Engadget reports that Eric Lundgren, who ordered unauthorized copies of Microsoft Windows, has lost in appeals court. He had received a 15-month prison sentence and $50,000 fine.
Lundgren realized that people were simply discarding old computers and buying new ones, rather than trying to restore Windows. He decided to begin manufacturing restore CDs that could be sold to computer repair shops for a quarter each.
[...] However, things began to go downhill after US Customs got ahold of a shipment of these disks in 2012. They charged Lundgren with conspiracy to traffic in counterfeit goods, as well as criminal copyright infringement. The premise here was that Lundgren was providing users with a copy of the Windows operating system on these restore disks, but that was untrue. The users needed to have a previously purchased license, or the restore disks wouldn't work.
[...] While Lundgren argued that these disks had zero value, Microsoft claimed (through a letter and an expert witness) that these were "counterfeit operating systems" and that they had the potential to hurt Microsoft's sales. The pricing was set at $25 a piece, which was what Microsoft claimed it charged repair shops for these disks. The catch here is that this is the price for a fully licensed operating system, not Lundgren's version.
From The Verge:
Microsoft issued this statement to The Verge on the ruling:
"Microsoft actively supports efforts to address e-waste and has worked with responsible e-recyclers to recycle more than 11 million kilograms of e-waste since 2006. Unlike most e-recyclers, Mr. Lundgren sought out counterfeit software which he disguised as legitimate and sold to other refurbishers. This counterfeit software exposes people who purchase recycled PCs to malware and other forms of cybercrime, which puts their security at risk and ultimately hurts the market for recycled products."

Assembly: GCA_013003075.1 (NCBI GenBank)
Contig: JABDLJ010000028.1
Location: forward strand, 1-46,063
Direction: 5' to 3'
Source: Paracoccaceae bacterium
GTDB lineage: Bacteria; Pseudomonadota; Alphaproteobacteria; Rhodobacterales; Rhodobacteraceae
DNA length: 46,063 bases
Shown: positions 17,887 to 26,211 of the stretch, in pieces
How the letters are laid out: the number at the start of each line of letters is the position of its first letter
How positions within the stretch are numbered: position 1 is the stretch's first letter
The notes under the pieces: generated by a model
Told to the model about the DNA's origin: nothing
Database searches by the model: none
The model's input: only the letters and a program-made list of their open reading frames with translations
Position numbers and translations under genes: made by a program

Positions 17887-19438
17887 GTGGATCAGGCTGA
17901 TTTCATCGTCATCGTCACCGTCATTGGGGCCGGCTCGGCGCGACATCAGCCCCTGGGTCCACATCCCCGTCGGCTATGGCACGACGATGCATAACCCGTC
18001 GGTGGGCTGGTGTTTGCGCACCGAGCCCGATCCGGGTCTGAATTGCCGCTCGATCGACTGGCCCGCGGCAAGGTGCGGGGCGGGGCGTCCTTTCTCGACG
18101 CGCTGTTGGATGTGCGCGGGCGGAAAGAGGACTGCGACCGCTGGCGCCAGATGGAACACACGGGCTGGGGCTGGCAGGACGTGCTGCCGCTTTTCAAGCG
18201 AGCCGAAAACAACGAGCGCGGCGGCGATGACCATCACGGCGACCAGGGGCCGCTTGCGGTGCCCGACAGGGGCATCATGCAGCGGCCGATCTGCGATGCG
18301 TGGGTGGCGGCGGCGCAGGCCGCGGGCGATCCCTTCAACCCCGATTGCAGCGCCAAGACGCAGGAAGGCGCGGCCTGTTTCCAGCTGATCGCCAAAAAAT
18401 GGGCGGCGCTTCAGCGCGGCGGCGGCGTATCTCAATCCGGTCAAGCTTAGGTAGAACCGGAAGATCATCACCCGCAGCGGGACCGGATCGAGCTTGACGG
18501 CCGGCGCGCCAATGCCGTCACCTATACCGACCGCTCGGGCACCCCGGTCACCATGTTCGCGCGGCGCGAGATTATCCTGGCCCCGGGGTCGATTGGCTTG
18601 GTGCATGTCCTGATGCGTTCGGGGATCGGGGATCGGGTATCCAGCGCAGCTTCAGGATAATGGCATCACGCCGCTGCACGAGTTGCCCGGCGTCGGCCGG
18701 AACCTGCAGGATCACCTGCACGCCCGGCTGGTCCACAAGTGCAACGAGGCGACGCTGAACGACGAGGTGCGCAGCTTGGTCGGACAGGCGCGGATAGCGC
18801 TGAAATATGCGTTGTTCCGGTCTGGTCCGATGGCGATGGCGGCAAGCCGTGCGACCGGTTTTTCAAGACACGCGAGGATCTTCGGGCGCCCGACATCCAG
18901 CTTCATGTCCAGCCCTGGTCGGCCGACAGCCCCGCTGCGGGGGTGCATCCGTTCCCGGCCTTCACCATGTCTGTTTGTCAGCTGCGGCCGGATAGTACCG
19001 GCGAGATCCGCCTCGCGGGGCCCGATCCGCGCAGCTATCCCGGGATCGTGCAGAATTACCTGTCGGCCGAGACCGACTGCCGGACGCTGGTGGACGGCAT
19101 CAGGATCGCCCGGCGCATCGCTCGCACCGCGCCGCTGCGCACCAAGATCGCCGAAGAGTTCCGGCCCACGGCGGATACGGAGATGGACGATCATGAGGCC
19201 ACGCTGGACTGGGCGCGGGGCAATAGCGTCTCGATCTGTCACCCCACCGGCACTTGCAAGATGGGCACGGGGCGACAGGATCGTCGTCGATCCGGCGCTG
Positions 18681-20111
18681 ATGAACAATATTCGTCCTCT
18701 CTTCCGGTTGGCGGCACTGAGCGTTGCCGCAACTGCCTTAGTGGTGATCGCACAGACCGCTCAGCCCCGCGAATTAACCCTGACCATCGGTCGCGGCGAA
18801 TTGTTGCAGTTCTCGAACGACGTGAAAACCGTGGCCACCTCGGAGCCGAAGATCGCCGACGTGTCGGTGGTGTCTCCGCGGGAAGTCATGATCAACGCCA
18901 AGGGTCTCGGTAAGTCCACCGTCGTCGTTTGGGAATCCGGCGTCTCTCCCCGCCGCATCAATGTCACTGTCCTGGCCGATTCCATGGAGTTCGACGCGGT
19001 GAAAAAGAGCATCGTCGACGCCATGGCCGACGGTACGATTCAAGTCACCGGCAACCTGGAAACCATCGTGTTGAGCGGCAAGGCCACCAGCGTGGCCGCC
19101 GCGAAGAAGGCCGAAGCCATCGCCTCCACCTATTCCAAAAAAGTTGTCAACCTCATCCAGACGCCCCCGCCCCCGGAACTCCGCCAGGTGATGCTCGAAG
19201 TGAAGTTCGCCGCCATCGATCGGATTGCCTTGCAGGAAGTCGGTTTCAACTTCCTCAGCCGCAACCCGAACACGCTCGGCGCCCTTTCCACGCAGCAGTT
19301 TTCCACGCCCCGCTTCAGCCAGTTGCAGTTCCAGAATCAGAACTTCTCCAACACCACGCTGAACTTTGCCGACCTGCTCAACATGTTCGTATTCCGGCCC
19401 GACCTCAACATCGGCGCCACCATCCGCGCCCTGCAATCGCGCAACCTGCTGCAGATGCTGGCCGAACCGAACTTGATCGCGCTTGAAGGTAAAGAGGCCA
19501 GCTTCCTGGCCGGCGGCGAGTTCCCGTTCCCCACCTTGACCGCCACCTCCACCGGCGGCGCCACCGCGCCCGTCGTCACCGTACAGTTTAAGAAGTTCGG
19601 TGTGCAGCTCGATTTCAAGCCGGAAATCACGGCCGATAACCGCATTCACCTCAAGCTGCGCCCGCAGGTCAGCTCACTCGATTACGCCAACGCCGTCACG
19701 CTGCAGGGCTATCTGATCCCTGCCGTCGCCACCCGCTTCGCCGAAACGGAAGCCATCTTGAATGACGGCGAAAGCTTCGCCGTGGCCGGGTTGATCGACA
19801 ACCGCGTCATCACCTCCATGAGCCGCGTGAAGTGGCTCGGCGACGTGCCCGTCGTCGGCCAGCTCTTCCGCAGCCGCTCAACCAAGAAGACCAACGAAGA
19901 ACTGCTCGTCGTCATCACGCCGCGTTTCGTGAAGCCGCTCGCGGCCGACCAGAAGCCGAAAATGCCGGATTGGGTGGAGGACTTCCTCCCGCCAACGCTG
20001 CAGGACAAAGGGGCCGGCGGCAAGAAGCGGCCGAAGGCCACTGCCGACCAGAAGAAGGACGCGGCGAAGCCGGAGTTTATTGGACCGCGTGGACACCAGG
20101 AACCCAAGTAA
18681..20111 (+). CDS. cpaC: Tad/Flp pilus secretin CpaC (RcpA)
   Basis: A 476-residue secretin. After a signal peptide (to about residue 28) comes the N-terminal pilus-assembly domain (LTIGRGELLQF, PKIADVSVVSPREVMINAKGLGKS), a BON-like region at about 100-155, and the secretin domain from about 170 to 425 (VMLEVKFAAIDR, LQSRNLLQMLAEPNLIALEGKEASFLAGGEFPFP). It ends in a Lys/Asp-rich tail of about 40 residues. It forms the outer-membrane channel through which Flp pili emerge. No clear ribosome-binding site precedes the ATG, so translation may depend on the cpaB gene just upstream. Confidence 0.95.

The Right to Repair has been hotly debated in recent months, particularly because California proposed a law that would require electronics manufacturers to make repair information and parts available to product owners and to third-party repair shops and services. Seventeen other states have proposed similar legislation. Most major tech companies, including Apple and Microsoft, are opposed to the idea of letting users fix their own devices on the grounds that it poses a security risk to users, which we can see in Microsoft's above statement. Although as Lundgren's case demonstrates, the companies are likely more concerned over a loss in profit than anything else.
(Score: 0, Offtopic) by Anonymous Coward on Thursday April 26 2018, @01:08PM (2 children)
Mr. President, who do you recommend for the editor role to help lead the present and groom others for the future? Maybe the Soylent board of directors can use some professional outside assistance! You know how to run a business and a country, so I think your vote matters here!
(Score: 1, Offtopic) by realDonaldTrump on Thursday April 26 2018, @02:16PM (1 child)
I said it would be great if The Mighty Buzzard became Editor. Because he can tell when stories are Fake News. Like the story about coral "bleaching." Sounds like something a pornstar does, it's not.
(Score: -1, Offtopic) by Anonymous Coward on Thursday April 26 2018, @02:33PM
Well, we know that you know all about porn stars, right?